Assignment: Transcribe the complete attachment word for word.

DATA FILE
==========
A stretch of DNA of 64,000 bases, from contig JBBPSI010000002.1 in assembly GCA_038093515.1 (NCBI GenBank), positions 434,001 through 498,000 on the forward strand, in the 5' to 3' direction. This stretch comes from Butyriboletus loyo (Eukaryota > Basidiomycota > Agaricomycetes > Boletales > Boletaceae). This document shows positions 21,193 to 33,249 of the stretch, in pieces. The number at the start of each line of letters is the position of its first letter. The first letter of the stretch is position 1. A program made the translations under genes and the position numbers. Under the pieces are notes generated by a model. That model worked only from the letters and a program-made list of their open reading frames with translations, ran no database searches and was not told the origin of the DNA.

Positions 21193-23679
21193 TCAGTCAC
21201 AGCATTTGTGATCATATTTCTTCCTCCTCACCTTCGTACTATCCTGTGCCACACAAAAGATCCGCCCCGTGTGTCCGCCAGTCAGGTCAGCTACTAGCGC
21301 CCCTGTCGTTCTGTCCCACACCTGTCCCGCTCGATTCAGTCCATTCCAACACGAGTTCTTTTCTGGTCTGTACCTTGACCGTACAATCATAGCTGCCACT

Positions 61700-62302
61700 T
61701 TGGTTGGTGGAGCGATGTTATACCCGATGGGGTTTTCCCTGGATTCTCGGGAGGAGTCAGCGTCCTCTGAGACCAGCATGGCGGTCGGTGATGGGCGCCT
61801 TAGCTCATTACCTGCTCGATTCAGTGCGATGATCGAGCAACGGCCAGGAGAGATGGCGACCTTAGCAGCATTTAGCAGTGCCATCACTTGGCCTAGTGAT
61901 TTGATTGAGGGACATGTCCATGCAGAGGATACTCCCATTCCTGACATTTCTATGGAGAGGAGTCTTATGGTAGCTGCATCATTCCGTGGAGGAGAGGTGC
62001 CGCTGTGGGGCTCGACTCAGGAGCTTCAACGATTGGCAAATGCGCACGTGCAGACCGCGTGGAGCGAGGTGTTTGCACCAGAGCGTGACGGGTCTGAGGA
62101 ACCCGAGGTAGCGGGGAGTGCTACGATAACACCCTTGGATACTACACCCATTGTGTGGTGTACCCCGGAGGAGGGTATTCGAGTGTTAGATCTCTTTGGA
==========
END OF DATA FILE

A stretch of DNA of 64,000 bases, from contig JBBPSI010000002.1 in assembly GCA_038093515.1 (NCBI GenBank), positions 434,001 through 498,000 on the forward strand, in the 5' to 3' direction. This stretch comes from Butyriboletus loyo (Eukaryota > Basidiomycota > Agaricomycetes > Boletales > Boletaceae). This document shows positions 21,193 to 33,249 of the stretch, in pieces. The number at the start of each line of letters is the position of its first letter. The first letter of the stretch is position 1. A program made the translations under genes and the position numbers. Under the pieces are notes generated by a model. That model worked only from the letters and a program-made list of their open reading frames with translations, ran no database searches and was not told the origin of the DNA.

Positions 21193-23679
21193 TCAGTCAC
21201 AGCATTTGTGATCATATTTCTTCCTCCTCACCTTCGTACTATCCTGTGCCACACAAAAGATCCGCCCCGTGTGTCCGCCAGTCAGGTCAGCTACTAGCGC
21301 CCCTGTCGTTCTGTCCCACACCTGTCCCGCTCGATTCAGTCCATTCCAACACGAGTTCTTTTCTGGTCTGTACCTTGACCGTACAATCATAGCTGCCACT

Positions 61700-62302
61700 T
61701 TGGTTGGTGGAGCGATGTTATACCCGATGGGGTTTTCCCTGGATTCTCGGGAGGAGTCAGCGTCCTCTGAGACCAGCATGGCGGTCGGTGATGGGCGCCT
61801 TAGCTCATTACCTGCTCGATTCAGTGCGATGATCGAGCAACGGCCAGGAGAGATGGCGACCTTAGCAGCATTTAGCAGTGCCATCACTTGGCCTAGTGAT
61901 TTGATTGAGGGACATGTCCATGCAGAGGATACTCCCATTCCTGACATTTCTATGGAGAGGAGTCTTATGGTAGCTGCATCATTCCGTGGAGGAGAGGTGC
62001 CGCTGTGGGGCTCGACTCAGGAGCTTCAACGATTGGCAAATGCGCACGTGCAGACCGCGTGGAGCGAGGTGTTTGCACCAGAGCGTGACGGGTCTGAGGA
62101 ACCCGAGGTAGCGGGGAGTGCTACGATAACACCCTTGGATACTACACCCATTGTGTGGTGTACCCCGGAGGAGGGTATTCGAGTGTTAGATCTCTTTGGA